China officially launched the 2022 Winter Olympic Games with the opening ceremony Friday at Beijing’s iconic National Stadium, also known as The Bird’s Nest, the site of the ceremonies for the 2008 Summer Games.
Friday’s opening ceremony was led by President Xi Jinping, who announced the official opening of the Games, along with International Olympic Committee President Thomas Bach. They were joined by other world leaders—most notably Russian President Vladimir Putin. He and Xi met earlier in the day amid the standoff along Russia’s border with Ukraine. Xi also was joined by World Health Organization head Tedros Adhanom Ghebreyesus and U.N. Secretary-General Antonio Guterres.
The coronavirus outbreak emerged in China more than two years ago, and Beijing’s locked-down Winter Games are aimed at showcasing its power under a global spotlight, despite the U.S. and several other governments mounting a diplomatic boycott because of the way China treats millions of its own people
Dipomats from the United States, Britain and Canada are boycotting the Games to protest what they say is the genocide of some 1 million Muslim Uyghurs in China's far western Xinjiang province. Beijing officials have rejected the allegations of human rights abuses.
India is the latest to join the diplomatic boycott. New Delhi’s announcement came after China included in an Olympic torch relay ahead of the opening a soldier who was involved in a deadly 2020 border clash with Indian troops. The participation of the soldier, Qi Fabao, was reported by the Chinese media.
German slider Natalie Geisenberger said she had considered boycotting but decided against it. “We athletes have absolutely nothing to do with the decision to award the Olympic Games to Beijing — the (IOC) decides and we athletes are presented with a fait accompli,” she said.
U.S. House Speaker Nancy Pelosi is calling on American athletes not to risk angering Beijing by speaking out for human rights. In an interview with VOA late Thursday, Pelosi said that "the Chinese government is ruthless" and "has no goodwill at all," noting the Chinese government itself does not abide by the Olympic spirit.
"Matters have gotten worse in China. The Olympics shouldn't be held there, but we can't hold that against the athletes,” said Pelosi. “They have to go. They have to compete. They have to be excellent. But they have to be careful, because the Chinese government — when they say you have to honor the Olympic spirit, it‘s ridiculous because the Chinese government does not honor the Olympic spirit.”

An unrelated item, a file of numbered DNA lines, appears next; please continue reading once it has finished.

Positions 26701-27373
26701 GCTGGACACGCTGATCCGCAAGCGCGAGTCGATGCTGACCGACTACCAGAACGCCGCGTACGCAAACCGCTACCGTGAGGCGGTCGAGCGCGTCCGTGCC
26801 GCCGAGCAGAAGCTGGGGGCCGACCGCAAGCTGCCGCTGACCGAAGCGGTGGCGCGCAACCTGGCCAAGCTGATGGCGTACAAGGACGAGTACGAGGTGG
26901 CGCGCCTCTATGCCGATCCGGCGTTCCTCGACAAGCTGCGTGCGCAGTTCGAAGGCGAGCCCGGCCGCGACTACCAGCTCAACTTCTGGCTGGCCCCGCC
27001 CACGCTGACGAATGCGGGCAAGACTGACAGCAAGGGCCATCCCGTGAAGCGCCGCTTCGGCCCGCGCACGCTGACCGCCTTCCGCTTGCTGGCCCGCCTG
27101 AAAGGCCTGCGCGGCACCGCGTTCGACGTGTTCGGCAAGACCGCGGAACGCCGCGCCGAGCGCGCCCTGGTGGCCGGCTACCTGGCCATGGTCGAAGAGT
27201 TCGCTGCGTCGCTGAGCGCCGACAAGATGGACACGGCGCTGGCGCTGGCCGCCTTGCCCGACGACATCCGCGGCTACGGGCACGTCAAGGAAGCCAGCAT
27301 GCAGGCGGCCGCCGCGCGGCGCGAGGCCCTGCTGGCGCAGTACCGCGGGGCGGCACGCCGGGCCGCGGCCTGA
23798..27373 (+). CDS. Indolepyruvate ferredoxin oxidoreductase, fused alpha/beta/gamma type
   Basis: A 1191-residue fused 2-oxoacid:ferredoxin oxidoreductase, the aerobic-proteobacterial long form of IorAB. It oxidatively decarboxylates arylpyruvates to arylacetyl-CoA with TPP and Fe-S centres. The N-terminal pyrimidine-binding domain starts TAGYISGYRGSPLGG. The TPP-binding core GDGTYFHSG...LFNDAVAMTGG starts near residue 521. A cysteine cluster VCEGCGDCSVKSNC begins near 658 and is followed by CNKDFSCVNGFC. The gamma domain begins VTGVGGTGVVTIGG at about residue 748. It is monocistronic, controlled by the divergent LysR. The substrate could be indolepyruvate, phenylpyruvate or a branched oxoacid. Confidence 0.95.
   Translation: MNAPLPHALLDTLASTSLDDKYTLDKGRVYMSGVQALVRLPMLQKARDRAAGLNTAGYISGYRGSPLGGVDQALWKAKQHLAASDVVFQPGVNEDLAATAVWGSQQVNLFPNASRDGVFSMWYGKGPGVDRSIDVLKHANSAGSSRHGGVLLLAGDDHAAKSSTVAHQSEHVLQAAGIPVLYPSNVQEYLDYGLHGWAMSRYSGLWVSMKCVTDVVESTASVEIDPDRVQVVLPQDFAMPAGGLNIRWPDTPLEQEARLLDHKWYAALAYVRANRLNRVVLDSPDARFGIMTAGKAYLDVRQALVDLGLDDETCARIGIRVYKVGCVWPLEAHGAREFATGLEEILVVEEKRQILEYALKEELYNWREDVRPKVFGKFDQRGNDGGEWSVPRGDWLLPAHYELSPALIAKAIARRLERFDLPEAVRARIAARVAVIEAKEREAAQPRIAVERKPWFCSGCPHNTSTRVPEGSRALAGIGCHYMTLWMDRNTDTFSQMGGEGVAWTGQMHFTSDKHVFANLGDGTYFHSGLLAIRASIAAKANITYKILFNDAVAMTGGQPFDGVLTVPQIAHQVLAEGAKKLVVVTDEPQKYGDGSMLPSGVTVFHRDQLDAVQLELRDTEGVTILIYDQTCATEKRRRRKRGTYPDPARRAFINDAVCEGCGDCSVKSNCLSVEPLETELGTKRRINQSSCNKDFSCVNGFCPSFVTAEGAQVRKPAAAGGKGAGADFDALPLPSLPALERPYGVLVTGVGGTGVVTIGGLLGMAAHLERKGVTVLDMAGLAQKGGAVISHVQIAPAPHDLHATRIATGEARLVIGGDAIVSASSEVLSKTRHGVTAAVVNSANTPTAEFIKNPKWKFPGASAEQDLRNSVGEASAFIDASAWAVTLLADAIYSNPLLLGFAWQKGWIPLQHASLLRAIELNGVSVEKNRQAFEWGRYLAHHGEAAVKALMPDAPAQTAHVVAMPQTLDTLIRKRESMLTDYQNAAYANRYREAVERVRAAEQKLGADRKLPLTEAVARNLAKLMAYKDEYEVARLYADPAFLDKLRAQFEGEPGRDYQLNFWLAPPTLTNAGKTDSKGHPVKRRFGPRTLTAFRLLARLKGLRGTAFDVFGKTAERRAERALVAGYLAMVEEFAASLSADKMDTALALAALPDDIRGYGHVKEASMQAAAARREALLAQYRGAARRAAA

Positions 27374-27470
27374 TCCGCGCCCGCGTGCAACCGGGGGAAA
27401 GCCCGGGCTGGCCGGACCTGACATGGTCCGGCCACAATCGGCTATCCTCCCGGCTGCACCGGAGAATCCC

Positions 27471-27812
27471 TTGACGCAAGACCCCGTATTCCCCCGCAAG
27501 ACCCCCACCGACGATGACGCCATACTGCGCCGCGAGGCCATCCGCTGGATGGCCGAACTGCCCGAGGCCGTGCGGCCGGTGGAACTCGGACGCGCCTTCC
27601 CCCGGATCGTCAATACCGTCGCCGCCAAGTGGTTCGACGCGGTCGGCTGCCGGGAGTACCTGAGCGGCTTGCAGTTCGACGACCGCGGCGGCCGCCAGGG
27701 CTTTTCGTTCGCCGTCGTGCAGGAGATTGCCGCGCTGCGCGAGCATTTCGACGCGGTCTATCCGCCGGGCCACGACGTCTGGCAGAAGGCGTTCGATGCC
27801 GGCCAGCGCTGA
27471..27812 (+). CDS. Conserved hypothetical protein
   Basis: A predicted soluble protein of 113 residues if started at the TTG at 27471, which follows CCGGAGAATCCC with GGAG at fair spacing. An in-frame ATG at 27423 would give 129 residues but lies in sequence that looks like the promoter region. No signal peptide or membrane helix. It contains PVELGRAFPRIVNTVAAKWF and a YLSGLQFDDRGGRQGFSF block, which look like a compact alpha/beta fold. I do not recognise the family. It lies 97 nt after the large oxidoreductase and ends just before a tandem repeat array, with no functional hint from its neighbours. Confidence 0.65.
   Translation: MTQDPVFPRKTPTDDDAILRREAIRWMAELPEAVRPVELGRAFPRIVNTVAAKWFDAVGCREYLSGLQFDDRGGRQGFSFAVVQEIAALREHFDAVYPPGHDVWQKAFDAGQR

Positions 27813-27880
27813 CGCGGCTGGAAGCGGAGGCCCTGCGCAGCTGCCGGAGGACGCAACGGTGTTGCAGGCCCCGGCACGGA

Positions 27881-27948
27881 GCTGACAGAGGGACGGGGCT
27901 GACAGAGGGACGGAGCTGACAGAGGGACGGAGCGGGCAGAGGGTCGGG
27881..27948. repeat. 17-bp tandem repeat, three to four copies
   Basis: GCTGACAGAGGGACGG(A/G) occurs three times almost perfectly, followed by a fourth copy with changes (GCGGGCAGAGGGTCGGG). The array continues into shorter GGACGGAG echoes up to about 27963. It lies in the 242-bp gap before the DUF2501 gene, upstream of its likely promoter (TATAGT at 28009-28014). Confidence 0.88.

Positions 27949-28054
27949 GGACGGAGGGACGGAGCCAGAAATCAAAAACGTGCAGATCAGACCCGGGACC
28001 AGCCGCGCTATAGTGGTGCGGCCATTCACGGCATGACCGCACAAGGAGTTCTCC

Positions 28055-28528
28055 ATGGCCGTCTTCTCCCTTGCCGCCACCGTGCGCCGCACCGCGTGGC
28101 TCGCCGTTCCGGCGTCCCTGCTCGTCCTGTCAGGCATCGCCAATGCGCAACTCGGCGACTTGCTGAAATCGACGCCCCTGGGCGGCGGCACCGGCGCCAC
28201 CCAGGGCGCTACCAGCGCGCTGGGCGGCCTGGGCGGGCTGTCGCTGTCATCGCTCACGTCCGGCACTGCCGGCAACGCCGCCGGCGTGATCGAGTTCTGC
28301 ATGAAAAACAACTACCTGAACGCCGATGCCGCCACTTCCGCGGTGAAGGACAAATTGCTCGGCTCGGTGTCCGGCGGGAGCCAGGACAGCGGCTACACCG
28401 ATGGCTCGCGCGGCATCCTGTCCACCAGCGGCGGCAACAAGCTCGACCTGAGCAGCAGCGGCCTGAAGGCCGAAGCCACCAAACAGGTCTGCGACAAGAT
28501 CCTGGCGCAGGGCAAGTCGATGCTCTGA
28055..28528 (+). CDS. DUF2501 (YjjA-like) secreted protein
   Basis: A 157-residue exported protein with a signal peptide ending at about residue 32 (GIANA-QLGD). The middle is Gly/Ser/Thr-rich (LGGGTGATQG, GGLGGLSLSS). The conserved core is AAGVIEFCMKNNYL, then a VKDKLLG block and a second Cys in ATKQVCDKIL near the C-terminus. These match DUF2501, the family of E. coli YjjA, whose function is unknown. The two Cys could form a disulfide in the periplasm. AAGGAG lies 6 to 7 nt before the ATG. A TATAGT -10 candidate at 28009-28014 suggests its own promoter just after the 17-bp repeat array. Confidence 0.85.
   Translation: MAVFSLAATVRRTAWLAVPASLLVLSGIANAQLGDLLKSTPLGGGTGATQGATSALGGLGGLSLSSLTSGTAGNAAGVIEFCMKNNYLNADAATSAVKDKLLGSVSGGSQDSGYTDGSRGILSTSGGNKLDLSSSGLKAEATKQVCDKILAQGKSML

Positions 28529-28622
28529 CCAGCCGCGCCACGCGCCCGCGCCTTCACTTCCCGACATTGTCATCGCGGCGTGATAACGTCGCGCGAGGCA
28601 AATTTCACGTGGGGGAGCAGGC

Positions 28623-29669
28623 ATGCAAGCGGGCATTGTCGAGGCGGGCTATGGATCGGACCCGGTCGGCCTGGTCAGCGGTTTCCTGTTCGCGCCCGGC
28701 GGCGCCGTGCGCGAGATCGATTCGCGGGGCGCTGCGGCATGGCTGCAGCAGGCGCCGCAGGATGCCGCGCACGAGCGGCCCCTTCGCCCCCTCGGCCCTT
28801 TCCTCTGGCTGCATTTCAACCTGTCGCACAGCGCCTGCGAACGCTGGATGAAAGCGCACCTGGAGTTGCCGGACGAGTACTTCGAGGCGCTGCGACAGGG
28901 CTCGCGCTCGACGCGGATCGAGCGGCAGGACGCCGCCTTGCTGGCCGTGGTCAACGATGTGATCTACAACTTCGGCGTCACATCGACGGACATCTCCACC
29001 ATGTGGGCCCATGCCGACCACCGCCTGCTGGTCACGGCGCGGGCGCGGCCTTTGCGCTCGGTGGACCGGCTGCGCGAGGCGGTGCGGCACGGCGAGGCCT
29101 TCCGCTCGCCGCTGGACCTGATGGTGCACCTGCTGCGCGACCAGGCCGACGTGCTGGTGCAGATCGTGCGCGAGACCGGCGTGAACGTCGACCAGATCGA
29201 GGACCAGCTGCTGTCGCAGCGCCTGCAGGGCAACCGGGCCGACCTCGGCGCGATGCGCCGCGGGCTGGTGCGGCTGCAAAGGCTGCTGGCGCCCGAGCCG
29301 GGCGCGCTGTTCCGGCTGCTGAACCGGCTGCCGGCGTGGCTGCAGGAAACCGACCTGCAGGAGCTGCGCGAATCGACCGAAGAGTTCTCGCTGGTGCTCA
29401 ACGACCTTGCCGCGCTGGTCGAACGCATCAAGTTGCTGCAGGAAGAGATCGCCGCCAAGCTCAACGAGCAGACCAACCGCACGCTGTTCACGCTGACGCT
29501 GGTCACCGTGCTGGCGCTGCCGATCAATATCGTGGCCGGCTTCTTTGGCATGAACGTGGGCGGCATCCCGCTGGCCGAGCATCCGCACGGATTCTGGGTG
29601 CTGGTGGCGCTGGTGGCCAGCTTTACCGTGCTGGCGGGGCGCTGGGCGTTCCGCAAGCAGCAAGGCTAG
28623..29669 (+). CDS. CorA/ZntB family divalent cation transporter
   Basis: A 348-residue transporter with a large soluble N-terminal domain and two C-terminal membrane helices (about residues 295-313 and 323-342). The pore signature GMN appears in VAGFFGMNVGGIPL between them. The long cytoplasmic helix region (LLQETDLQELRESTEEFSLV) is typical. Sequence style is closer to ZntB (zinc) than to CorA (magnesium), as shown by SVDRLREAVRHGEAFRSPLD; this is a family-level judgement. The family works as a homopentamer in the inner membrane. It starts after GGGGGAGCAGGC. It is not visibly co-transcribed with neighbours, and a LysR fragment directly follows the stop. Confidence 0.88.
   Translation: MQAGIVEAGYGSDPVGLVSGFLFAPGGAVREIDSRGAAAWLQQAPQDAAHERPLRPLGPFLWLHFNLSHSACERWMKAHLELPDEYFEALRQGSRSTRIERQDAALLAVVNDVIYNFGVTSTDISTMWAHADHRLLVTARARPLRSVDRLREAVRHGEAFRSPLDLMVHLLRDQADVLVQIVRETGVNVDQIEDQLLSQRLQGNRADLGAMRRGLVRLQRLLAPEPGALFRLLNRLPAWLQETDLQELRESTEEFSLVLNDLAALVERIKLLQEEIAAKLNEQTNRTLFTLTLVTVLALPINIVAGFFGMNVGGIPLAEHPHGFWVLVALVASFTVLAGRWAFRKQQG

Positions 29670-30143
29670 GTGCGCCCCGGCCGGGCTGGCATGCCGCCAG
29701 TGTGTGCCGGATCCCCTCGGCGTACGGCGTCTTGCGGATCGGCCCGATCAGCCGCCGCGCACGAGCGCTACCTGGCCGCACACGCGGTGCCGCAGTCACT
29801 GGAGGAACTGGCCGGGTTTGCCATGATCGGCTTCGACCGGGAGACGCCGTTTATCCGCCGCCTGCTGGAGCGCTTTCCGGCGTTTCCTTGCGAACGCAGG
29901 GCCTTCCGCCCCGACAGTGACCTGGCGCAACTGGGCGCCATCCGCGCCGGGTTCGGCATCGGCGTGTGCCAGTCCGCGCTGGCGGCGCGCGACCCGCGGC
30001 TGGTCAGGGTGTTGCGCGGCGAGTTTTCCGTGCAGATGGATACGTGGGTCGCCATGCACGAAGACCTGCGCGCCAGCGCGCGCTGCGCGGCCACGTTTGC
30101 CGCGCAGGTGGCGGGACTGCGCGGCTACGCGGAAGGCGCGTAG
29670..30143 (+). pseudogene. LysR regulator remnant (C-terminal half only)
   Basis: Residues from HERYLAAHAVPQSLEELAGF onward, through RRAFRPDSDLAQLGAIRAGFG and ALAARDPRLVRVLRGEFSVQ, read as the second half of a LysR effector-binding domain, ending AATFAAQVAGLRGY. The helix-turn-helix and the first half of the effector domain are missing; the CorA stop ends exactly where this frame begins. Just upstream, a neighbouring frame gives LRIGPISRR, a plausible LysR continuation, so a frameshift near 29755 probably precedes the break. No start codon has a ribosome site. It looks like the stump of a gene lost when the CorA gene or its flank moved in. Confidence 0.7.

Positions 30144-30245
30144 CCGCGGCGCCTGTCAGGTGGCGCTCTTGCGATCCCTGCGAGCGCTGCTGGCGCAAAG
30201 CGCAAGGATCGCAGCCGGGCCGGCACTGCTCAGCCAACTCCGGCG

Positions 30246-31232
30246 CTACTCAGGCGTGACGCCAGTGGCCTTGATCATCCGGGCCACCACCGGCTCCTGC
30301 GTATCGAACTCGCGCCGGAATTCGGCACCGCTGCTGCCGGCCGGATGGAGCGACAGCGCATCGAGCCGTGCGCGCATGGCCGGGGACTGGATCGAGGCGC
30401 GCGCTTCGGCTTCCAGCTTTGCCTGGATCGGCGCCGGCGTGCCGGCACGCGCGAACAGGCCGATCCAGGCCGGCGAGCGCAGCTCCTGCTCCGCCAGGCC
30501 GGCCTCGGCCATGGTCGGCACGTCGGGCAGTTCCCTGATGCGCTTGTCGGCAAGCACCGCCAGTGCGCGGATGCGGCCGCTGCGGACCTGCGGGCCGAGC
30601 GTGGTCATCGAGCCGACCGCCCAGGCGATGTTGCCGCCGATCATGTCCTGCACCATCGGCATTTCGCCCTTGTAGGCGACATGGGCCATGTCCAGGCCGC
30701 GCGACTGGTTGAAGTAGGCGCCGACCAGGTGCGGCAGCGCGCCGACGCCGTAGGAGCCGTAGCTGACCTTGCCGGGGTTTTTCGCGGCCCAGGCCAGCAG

"The [Chinese] government are cowards. They're afraid of people. They're afraid of their children, their families. Yes, they're cowards. They're afraid of the truth,” Pelosi said.
COVID-19 and security restrictions
This year’s Games come amid a number of COVID-19-related restrictions imposed on the nearly 3,000 athletes, and the public. Tickets were not sold to the general public because of health concerns. Even though some spectators will be present at the ceremonies, the number of attendees is unclear.
Unlike all other Olympic Games, athletes this time will not have the opportunity to explore China outside the Olympic Village gates. They and the thousands of Olympic Village support personnel, press and volunteers have been restricted to designated venues, cutting them off from the rest of China during the competition.
Officials say at least 290 COVID cases already have emerged in the “bubble.”
Meanwhile, some countries have advised their athletes to not bring their cell phones and laptops to China because of cybersecurity concerns. The FBI said earlier this week that China’s hacking operations are “more brazen'' than ever before.
The staging of the Olympics in China coincides with worldwide concerns about the safety of China’s star tennis player Peng Shuai after she said a high-ranking Chinese government official had sexually assaulted her.
The International Olympic Committee, however, said they have met with her and will meet with her during the Games.
VOA’s Mandarin service contributed to this story, and information from The Associated Press was also used in this report.